It was at one of these political events, the kind where movie stars mix with political stars, each trading in the other's reflective glory, both looking to have the other fill something missing inside them, that we were introduced. "Rob Lowe, I'd like you to meet John Kennedy Jr.," someone said. "Hey, man, good to meet you," I said. He smiled. We shook hands, and I was relieved that my by then ex-girlfriend wasn't there to notice that he was slightly taller than I was, or to comment on who had better-looking hair. We made some small talk, and I remember thinking, "How does he do it? How does he carry the scrutiny? How does he attempt a normal life? Is it even possible? Is it even worth trying?"
He was charming and gracious and didn't seem to be unnerved by the multitudes of eyeballs stealing glances as we spoke. Eventually, as we were both single guys in our 20s, the talk turned to girls. "Maybe we should get outta here, go find where the action is," he said. I looked at him. "Dude. You're f******* JFK Jr.! All right?! You don't need to go anywhere!" He looked at me and laughed, and as he did I saw a glimpse of his father and was reminded of his family's legacy of sacrifice and tragedy, and was glad that he was carrying the mantle so well and with so much promise for the future.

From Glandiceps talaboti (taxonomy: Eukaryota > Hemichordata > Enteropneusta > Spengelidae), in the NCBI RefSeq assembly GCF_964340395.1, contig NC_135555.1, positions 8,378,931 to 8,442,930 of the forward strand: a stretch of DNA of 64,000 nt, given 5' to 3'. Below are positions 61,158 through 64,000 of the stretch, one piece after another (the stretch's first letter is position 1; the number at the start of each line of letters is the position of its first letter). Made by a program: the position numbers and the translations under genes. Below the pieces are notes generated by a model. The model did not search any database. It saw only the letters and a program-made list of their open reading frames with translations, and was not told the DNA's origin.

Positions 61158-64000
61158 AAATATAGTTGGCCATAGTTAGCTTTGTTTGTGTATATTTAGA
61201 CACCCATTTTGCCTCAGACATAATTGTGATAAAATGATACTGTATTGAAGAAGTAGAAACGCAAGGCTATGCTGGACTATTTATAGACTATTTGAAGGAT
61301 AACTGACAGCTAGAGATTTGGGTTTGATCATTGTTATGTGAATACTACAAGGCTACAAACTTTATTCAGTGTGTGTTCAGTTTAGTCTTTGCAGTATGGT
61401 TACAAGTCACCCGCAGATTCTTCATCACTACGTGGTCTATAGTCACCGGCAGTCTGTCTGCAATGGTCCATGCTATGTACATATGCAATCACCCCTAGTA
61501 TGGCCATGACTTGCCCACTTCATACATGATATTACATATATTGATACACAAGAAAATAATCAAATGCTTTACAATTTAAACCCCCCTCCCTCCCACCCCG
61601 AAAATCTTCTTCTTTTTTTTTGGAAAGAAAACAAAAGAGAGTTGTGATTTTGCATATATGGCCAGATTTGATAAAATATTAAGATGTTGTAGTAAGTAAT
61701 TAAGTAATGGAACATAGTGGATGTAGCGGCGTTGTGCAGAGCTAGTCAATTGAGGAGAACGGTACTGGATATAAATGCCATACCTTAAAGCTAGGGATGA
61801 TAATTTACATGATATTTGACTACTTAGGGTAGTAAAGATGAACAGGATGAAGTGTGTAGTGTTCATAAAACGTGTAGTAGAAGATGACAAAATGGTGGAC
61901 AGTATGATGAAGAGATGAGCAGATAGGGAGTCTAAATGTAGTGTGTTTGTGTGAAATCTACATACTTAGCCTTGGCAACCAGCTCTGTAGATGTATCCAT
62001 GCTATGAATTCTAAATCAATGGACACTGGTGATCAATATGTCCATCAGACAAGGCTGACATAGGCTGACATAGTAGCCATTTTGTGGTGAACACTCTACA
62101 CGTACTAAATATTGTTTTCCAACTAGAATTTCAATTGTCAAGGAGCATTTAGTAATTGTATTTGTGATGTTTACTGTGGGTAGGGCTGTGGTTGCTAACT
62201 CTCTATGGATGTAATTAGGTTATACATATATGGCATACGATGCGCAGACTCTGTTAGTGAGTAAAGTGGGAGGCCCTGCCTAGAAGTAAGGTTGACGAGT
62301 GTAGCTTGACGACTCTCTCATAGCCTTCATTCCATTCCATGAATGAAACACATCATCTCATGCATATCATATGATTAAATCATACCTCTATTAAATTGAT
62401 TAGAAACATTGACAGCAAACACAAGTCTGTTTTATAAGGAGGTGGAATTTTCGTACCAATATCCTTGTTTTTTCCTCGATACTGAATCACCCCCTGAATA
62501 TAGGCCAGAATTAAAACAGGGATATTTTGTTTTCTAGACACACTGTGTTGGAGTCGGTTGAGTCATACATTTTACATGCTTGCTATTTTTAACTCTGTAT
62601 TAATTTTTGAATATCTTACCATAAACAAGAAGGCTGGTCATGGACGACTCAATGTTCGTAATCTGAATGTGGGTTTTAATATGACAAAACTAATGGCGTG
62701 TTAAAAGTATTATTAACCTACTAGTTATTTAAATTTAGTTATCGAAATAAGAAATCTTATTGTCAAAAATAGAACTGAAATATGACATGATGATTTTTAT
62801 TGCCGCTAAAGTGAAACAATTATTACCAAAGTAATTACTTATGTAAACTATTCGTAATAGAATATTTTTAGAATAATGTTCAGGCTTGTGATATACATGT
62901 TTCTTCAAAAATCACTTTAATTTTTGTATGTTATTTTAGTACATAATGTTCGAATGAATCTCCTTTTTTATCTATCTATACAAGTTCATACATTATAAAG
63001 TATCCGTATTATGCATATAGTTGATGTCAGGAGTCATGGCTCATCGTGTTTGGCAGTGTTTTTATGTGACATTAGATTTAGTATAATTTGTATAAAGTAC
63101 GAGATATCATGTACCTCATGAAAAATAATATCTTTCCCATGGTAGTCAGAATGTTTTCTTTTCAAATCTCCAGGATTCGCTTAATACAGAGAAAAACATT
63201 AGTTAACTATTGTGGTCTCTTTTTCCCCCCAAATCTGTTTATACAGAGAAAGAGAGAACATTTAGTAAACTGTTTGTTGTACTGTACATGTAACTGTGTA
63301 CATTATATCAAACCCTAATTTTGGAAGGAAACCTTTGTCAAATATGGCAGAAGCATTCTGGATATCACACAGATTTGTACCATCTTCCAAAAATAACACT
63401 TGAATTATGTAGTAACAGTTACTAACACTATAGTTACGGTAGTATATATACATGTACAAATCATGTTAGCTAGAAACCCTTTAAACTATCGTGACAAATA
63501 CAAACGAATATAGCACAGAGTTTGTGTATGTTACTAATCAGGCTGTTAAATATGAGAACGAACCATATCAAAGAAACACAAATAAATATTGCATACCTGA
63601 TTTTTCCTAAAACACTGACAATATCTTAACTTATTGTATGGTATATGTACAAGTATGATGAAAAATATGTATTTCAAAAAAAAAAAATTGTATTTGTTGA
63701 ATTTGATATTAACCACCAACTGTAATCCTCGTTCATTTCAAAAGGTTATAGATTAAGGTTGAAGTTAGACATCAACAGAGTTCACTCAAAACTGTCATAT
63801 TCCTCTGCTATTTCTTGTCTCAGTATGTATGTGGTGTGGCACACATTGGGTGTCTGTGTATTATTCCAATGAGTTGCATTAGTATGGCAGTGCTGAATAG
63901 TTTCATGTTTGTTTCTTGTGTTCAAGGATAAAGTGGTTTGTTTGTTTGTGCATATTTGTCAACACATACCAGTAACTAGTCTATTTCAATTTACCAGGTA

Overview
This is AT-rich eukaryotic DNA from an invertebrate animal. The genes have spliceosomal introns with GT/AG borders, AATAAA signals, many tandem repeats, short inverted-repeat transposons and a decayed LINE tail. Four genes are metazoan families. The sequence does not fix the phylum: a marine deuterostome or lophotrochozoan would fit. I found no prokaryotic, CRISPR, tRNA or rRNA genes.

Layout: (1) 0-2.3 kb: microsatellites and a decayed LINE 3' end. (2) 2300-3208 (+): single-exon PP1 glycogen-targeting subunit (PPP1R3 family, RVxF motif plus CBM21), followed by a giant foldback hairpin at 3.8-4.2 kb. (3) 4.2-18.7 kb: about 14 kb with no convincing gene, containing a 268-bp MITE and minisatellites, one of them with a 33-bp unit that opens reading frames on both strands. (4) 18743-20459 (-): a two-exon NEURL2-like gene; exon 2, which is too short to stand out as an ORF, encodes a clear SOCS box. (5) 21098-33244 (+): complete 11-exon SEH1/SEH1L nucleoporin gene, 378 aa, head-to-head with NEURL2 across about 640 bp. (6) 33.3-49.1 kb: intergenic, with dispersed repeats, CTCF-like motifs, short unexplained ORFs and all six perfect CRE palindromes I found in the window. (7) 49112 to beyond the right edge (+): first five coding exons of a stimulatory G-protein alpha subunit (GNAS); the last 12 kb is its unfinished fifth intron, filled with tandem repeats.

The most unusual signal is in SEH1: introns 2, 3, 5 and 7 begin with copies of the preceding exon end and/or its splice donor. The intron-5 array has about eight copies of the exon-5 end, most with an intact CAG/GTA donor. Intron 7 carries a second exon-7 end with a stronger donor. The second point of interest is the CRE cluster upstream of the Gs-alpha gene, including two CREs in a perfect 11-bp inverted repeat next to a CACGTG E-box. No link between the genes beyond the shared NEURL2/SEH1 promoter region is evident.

Eventually we went our separate ways, never teaming up to hunt down any fun that night (although I later wrestled open a wet bar at 2 a.m. with a vice presidential short-list candidate). Over the years I watched him navigate the currents of fame, dating and career ups and downs, curious to see how his life would play out. Sometimes he and I would both appear on those shameful lists of "hunks." (Could there be a more degrading or, frankly, gross word than "hunk"? Hunk of what? Hunk of wood? Hunk of cheese? Yikes!) There may have even been a girl or two whom we both coveted, but that was the extent of my contact with him.